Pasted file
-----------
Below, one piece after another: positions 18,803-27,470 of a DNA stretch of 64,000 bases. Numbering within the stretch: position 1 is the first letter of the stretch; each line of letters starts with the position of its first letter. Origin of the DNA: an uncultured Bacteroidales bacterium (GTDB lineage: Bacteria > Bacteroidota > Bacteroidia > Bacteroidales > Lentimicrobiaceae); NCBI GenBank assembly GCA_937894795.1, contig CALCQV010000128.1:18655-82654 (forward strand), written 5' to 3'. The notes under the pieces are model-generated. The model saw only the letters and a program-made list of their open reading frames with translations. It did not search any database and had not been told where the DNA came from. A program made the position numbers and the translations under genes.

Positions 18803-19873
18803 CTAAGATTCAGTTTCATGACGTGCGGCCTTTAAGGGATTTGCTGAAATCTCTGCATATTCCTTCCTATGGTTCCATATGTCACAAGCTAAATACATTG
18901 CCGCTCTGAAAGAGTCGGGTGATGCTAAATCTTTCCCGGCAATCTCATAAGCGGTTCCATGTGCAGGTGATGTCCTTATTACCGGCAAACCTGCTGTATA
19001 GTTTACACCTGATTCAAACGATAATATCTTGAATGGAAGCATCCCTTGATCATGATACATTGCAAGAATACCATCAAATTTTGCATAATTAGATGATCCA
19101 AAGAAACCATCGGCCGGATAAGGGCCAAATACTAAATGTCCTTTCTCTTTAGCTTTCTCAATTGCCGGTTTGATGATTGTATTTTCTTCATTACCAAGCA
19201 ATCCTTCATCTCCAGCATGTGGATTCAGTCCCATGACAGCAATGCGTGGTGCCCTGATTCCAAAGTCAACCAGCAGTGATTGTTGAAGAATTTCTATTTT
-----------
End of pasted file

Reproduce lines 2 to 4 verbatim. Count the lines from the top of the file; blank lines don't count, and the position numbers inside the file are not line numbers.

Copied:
Positions 18803-19873
18803 CTAAGATTCAGTTTCATGACGTGCGGCCTTTAAGGGATTTGCTGAAATCTCTGCATATTCCTTCCTATGGTTCCATATGTCACAAGCTAAATACATTG
18901 CCGCTCTGAAAGAGTCGGGTGATGCTAAATCTTTCCCGGCAATCTCATAAGCGGTTCCATGTGCAGGTGATGTCCTTATTACCGGCAAACCTGCTGTATA